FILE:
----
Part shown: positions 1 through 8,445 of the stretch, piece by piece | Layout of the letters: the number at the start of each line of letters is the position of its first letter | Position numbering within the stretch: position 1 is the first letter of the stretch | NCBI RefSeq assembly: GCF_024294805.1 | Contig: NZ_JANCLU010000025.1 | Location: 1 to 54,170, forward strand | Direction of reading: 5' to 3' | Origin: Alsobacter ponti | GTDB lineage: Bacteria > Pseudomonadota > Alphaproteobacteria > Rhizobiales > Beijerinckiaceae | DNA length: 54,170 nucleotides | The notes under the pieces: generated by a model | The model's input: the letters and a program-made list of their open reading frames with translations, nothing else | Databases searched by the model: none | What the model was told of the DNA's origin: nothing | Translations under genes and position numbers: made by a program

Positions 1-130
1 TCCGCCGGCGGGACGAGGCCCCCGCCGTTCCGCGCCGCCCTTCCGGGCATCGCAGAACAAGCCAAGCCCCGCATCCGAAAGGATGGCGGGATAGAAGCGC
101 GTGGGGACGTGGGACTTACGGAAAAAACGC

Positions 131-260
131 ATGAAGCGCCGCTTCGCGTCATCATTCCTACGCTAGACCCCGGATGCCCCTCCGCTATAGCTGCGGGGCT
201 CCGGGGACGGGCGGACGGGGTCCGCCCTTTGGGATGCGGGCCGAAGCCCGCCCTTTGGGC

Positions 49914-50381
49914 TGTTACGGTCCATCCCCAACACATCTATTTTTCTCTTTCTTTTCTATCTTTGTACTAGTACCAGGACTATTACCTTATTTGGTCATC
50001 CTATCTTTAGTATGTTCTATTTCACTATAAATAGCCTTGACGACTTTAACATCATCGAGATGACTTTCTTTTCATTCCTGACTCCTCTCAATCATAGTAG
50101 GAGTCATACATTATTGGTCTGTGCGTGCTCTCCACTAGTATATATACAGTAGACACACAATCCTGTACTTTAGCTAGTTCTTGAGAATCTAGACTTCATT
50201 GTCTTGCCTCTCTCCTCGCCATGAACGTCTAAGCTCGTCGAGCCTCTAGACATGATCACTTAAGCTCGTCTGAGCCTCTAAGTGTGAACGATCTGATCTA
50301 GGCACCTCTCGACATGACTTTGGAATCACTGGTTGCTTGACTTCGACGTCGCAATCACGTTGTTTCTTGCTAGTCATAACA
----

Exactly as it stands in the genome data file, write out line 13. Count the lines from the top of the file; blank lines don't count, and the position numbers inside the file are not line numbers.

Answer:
50301 GGCACCTCTCGACATGACTTTGGAATCACTGGTTGCTTGACTTCGACGTCGCAATCACGTTGTTTCTTGCTAGTCATAACA